|Makers: A History of American Studio Craft reviewed by Joe Lewis|
Makers: A History of American Studio Craft
Janet Koplos; Bruce Metcalf
ISBN 10: 0807834130 / 0-8078-3413-0
ISBN 13: 9780807834138
Publisher: Univ of North Carolina Pr
Publication Date: 2010
Excerpt from the website http://www.americanstudiocrafthistory.org/
“Research, writing, and publishing of the first comprehensive history of 20th Century U.S. Studio Craft is a multi-year project that was identified in 2002, by a national advisory group, as the highest priority initiative to advance craft in academia and the curatorial worlds.”
This is not a mystery novel and yet I have the impulse to write “it’s a page turner if there ever was one!”, “I couldn't put it down!”, “exciting, spell binding!”, “informative!" -- Informative being the least of its attributes. Makers: A History of American Studio Craft is an exciting narrative work of non–fiction. Authors Janet Koplos, art/craft historian and Bruce Metcalf, maker, educator and author, have put together what can only be described as a “Who’s Who” or encyclopedic textbook of the American Studio Craft Movement. It gathers together diverse sources of necessary information to create a cohesive timeline of contemporary crafts for our pleasure and education.
William Morris, the acknowledged father of the contemporary craft movement, is where Metcalf and Koplos begin to trace the manual training movement, which was “…focused on primary and secondary education. Now called vocational education, it was tied to teaching children a trade. The first American trade school was set up at Robert Owen's model factory town of New Harmony, Indian around 1825, where traditional manual training was enhanced with a new variation: lectures and recitation were augmented with physical, hands-on work. In its day this was a revolutionary idea”. (p.79) From here Koplos and Metcalf follow the thread of craft education through the social, cultural and institutional landscape of America to where it is today.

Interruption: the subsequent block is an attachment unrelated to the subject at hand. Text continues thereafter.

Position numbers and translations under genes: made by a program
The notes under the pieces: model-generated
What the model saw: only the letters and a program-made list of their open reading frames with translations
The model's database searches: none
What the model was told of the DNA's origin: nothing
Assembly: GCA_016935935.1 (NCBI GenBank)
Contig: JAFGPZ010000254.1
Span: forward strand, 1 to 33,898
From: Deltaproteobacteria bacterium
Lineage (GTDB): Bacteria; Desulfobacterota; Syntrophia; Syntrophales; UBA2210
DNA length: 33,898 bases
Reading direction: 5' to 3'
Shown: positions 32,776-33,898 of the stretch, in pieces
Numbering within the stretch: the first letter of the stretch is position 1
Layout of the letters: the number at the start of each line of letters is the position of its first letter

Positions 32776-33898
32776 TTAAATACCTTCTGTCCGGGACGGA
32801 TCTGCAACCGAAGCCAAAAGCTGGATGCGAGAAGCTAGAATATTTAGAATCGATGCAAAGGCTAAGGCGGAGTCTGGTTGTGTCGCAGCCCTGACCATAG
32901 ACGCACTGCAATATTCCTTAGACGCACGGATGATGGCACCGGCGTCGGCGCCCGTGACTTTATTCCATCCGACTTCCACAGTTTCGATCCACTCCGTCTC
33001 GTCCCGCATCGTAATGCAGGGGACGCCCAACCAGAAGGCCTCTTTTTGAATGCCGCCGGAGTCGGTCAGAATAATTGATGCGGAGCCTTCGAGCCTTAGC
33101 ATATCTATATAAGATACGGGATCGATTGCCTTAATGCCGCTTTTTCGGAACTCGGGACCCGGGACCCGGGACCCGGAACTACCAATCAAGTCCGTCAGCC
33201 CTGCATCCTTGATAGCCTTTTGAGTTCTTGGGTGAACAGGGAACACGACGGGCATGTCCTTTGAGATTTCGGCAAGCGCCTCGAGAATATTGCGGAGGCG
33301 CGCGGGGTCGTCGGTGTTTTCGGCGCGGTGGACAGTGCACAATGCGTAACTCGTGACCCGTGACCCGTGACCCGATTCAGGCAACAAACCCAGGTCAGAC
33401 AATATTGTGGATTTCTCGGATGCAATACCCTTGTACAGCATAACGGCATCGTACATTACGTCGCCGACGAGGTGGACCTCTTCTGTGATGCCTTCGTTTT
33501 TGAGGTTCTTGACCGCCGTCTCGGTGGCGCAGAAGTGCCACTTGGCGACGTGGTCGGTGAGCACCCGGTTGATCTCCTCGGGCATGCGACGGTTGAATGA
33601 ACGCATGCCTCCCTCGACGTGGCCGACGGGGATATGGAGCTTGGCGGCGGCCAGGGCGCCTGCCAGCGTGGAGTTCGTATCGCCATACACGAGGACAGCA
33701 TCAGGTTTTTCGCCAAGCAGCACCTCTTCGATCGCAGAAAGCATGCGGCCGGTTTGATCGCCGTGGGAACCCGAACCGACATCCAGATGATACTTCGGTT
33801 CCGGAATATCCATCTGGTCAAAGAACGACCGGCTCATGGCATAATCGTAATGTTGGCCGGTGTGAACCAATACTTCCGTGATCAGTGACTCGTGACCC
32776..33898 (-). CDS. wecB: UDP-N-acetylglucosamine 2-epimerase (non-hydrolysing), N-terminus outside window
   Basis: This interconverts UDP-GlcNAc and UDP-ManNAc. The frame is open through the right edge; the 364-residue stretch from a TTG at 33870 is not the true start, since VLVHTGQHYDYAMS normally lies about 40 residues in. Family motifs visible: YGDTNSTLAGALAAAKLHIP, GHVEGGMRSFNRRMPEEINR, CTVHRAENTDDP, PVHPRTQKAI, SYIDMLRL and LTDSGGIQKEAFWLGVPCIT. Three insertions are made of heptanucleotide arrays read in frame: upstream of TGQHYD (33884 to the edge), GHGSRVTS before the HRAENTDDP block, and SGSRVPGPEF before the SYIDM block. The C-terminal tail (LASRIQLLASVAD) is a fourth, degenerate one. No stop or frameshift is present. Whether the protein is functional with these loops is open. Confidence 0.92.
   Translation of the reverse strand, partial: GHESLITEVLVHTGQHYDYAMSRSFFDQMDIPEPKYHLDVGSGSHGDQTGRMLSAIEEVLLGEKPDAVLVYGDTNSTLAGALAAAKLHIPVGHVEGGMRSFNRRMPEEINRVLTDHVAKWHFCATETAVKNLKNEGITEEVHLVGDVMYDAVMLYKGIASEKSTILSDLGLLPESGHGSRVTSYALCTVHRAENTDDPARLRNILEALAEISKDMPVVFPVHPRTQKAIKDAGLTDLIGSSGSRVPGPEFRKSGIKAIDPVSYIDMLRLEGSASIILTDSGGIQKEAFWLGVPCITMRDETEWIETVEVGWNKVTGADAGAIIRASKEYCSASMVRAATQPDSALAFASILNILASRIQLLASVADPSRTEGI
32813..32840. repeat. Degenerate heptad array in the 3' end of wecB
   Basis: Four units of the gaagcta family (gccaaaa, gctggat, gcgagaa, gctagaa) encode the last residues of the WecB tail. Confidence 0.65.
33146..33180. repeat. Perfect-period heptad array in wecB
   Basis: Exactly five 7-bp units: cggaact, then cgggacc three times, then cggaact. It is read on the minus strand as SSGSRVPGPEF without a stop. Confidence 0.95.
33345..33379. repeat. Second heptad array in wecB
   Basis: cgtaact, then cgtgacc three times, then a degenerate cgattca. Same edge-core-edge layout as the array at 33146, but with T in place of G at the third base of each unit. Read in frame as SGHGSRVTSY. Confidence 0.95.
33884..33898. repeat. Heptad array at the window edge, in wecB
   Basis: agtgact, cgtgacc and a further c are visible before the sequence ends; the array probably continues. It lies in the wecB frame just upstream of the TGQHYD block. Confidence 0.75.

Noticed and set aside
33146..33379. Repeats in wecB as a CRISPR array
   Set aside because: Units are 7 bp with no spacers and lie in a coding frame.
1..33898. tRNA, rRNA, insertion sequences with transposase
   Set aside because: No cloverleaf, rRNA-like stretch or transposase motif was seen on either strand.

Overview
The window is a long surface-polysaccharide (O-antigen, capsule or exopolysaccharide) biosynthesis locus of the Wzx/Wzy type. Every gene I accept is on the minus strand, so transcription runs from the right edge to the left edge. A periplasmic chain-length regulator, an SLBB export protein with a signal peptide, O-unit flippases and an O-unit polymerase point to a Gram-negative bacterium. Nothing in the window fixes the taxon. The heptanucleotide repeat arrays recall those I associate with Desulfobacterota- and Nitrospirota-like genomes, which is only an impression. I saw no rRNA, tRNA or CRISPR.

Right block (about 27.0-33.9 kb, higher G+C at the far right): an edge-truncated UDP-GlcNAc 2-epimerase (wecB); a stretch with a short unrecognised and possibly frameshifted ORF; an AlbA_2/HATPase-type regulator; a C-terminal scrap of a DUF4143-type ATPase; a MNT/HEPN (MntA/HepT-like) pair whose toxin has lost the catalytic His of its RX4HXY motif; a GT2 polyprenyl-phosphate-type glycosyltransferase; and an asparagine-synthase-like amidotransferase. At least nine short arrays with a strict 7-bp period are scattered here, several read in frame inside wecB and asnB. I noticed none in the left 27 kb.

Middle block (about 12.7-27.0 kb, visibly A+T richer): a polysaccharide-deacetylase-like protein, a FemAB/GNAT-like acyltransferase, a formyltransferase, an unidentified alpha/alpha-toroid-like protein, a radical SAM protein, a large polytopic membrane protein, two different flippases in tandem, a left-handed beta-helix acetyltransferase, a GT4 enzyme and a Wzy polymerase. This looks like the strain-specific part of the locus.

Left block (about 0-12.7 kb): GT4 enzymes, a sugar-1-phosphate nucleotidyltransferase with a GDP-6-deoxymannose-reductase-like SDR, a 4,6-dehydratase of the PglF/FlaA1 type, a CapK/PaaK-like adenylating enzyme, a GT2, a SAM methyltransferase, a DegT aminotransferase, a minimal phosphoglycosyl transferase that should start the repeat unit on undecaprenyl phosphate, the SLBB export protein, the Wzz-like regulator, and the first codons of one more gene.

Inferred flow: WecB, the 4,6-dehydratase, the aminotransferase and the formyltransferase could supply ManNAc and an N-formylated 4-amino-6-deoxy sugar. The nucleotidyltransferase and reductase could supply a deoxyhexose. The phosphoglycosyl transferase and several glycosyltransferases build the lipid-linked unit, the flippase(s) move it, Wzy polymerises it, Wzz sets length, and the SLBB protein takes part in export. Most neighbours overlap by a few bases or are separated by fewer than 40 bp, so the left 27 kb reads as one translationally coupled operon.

Owen’s utopian Workers Village experiment was a failure in the new world however, when he returned to Scotland his progressive ideas found some acceptance which initiated and fostered legislated improvements to mill works positions. Furthermore, his writing inspired the likes of William Morris who subsequently started Morris & Co. which gave rise to the Arts & Crafts Movement. Koplos and Metcalf lead us from the 1850s mid Victorian era and introduce us to the key craft players and philosophies in Europe, Great Britain and America. Decade by decade they let us in behind the scenes of 20th century Crafts so that we get to know the tenacity and creativity of these early practitioners and craft promoters. The authors have compiled source material from each decade, providing us with an historical walk through the industrial expositions and world fairs of the time where hand crafted items were displayed, judged and celebrated. We discover how craft studios and craftspeople were marketed. The authors look at the lesser known crafts independents, cooperatives, and regional organizations alongside the better known national crafts figures of the day, such as contributing founder of the New York Society of Decorative Arts, Candice Wheeler.